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Does food insecurity pose a risk for developing type 2 diabetes?

Researchers examine if household food insecurity is linked to a risk of developing type 2 diabetes.

Food insecurity is a significant problem in Canada. It is the state of having limited or uncertain access to food due to financial problems. Statistics estimate that around 3.2 million Canadians were living in food-insecure households in 2014. These statistics are especially significant for individuals’ health, as previous studies have found households that are food insecure are more likely to have diabetes.

Type 2 diabetes is a chronic disorder that causes blood sugar levels to rise above a normal rate. This is due to the body not using insulin properly. More than 200 million people around the world are diagnosed with type 2 diabetes. In Canada alone, there are 11 million cases, and it is considered one of the most common chronic conditions in the country.

Previous studies suggest that people with a limited budget have less access to nutritious food and are more prone to buying cheaper high-calorie foods. This can lead to the development of chronic illnesses including type 2 diabetes. However, these studies have not been able to determine whether food insecurity is indeed a risk factor for diabetes.

Surveying participants for food insecurity

In a recent Canadian study published by PLOS One, researchers analysed 4,739 Ontarians of 18 years or older (2,050 men and 2,689 women) in a follow-up study that lasted approximately 12 years. In 2004, these participants completed the Canadian Community Health Survey (CCHS). The survey questioned their nutritional and dietary consumption. To conduct this particular study, researchers inspected the data collected from the 2004 survey.

The survey analysed if participants were either “food secure” or “food insecure”. The survey inquired if individuals feel uneasy about having to buy food, are incapable of purchasing nutrient-rich foods, and if they miss meals or go hungry, due to financial constraints. The researchers labelled some participants as “household food secure” and others as “household food insecure”. Next, they followed and observed participants to determine if food insecurity poses a risk for developing type 2 diabetes.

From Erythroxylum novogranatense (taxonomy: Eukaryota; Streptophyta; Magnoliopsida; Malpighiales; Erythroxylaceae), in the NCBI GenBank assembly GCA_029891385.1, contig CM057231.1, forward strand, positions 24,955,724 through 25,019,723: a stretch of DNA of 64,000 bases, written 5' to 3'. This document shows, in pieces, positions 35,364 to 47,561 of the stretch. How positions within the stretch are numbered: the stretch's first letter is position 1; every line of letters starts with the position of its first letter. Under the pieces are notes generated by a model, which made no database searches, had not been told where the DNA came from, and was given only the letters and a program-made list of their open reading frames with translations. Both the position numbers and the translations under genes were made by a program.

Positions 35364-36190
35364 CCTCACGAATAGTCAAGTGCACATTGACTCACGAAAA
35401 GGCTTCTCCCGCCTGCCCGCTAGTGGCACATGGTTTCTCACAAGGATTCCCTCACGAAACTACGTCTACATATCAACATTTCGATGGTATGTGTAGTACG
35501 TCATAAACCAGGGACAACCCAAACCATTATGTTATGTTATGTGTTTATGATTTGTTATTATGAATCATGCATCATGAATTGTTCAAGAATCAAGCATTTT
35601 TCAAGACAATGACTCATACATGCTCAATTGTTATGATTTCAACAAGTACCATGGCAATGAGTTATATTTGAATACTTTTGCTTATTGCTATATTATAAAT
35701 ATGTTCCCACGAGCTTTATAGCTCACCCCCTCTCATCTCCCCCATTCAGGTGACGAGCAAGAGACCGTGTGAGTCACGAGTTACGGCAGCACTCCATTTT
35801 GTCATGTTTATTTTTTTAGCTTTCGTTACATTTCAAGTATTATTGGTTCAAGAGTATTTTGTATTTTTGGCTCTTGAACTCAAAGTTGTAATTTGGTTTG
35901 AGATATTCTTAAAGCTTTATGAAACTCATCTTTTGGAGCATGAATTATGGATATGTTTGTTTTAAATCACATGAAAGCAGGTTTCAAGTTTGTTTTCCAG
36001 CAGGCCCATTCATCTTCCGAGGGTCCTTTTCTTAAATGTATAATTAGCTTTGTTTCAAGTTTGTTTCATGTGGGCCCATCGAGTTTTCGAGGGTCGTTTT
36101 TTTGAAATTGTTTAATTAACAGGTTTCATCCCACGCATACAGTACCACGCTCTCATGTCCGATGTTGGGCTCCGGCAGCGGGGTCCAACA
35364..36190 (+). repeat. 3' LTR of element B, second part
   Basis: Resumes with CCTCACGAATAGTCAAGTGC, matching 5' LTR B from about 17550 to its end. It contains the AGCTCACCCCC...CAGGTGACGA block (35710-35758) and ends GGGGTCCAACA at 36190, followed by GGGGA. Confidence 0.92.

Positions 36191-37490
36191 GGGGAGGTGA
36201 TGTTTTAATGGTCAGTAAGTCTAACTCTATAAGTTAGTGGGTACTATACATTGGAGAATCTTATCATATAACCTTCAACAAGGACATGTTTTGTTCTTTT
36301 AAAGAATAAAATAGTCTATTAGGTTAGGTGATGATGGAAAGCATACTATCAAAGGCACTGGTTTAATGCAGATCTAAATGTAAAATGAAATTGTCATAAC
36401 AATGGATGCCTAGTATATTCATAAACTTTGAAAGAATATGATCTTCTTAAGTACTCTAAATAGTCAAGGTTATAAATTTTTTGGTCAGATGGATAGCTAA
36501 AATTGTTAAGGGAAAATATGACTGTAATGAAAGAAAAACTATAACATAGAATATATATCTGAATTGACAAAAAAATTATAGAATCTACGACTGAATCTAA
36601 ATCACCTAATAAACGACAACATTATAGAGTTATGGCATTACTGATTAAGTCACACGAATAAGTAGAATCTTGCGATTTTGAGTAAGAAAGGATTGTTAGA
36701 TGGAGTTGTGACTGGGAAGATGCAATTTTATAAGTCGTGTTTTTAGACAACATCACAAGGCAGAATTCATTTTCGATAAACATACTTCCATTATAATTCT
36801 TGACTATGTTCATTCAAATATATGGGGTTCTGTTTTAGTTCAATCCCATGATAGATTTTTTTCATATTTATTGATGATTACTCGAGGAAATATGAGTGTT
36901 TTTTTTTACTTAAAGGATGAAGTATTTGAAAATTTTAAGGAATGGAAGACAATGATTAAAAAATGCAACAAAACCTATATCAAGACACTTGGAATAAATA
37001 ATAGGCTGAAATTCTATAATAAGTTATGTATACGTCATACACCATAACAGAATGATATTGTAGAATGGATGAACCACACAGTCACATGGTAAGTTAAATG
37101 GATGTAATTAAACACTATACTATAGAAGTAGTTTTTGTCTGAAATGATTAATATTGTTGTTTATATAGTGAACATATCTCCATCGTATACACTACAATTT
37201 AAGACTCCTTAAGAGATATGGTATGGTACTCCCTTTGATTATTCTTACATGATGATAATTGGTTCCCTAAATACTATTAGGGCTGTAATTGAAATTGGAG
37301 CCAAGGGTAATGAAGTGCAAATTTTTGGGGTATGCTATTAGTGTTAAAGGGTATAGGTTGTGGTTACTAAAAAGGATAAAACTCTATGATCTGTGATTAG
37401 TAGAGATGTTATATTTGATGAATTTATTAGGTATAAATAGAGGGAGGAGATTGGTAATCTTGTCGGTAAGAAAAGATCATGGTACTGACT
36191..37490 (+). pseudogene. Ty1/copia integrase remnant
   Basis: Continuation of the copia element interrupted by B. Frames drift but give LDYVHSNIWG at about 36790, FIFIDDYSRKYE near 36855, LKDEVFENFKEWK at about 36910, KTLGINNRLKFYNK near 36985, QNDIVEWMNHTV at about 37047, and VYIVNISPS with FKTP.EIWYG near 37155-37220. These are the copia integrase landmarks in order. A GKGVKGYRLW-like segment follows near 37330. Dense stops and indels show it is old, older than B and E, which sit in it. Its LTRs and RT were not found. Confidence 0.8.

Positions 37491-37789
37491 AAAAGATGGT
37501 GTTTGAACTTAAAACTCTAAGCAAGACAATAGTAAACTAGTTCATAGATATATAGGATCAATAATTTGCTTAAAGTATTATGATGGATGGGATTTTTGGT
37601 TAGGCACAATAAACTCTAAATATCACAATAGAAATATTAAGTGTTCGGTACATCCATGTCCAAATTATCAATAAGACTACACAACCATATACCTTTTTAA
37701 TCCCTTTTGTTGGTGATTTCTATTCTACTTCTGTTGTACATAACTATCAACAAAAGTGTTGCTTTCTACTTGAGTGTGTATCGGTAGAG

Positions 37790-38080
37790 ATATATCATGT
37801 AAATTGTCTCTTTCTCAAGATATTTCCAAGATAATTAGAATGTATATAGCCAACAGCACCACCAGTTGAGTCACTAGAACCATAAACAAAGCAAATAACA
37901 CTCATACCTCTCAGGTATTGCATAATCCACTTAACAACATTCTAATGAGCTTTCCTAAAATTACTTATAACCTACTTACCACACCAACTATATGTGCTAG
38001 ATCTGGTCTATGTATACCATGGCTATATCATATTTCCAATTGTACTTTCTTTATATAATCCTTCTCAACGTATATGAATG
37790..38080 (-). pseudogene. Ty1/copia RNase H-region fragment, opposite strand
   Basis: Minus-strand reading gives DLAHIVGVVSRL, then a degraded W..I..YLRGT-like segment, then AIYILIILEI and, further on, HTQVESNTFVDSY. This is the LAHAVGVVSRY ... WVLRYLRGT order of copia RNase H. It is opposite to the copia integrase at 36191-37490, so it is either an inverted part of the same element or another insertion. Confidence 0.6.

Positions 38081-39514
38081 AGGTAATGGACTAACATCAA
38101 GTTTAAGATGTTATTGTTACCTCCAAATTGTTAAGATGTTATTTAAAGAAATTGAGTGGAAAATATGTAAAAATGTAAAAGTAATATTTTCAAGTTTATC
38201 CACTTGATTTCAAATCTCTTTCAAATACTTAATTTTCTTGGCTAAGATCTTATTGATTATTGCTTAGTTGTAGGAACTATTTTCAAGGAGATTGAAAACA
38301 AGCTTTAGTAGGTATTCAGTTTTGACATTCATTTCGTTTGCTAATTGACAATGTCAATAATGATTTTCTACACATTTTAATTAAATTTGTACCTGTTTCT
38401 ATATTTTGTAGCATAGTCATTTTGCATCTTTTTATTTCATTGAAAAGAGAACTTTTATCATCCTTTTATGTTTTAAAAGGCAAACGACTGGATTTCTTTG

Researchers noted participants’ race, gender, income, physical activity, alcohol consumption, smoking status, and BMI, all of which are considered lifestyle variables for developing type 2 diabetes.

Food insecurity may be a significant risk factor for type 2 diabetes

Over time, researchers established that the Ontario Diabetes Database (ODD) diagnosed 577 participants with type 2 diabetes.

The results revealed that food insecure participants were more likely to be female, non-white, significantly young, consumed an inadequate diet, and had monetary restraints. Those who were obese, smoked, and did not exercise regularly, were also more likely to be food insecure. Participants who were food insecure were around 2 times more likely to develop type 2 diabetes compared to those who were food secure. Out of all the lifestyle variables tested, food insecurity stood out as a significant risk for developing type 2 diabetes.

Food insecure participants may go through binge-fast cycles

The authors note that without consistent access to food, citizens living with food insecurity will go through “binge-fast cycles”. These cycles can lead to high blood sugar and an increased risk for developing type 2 diabetes.

The study had some limitations. Although the ODD provides truthful diagnoses, there is a possibility that some participants with type 2 diabetes were undiagnosed. Also, researchers were uncertain if participants had a pre-diabetic condition before they partook in the follow-up study. The number of participants included in the study was also relatively small. On the other hand, since it was a long, population-based analysis, the authors reveal that this study was strong.

Due to limited income and a lack of community relief programs, food insecurity is increasing, and so is the risk for health problems. This places an amplified strain on the Canadian healthcare system. The authors state that if community organizations work with grocery and food retailers, there is a possibility that healthier foods can be brought into food banks and stores. With the evidence provided in this study, awareness regarding this issue is steadily growing.

Written by Laura Laroche, HBASc, Medical Writer


(1) Tait, Christopher A. et al. “The Association Between Food Insecurity and Incident Type 2 Diabetes in Canada: A Population-based Cohort Study.” PLOS ONE. May 23, 2018. 1-14. Online.
(2) American Diabetes Association. 2018,, accessed 31 May. 2018.



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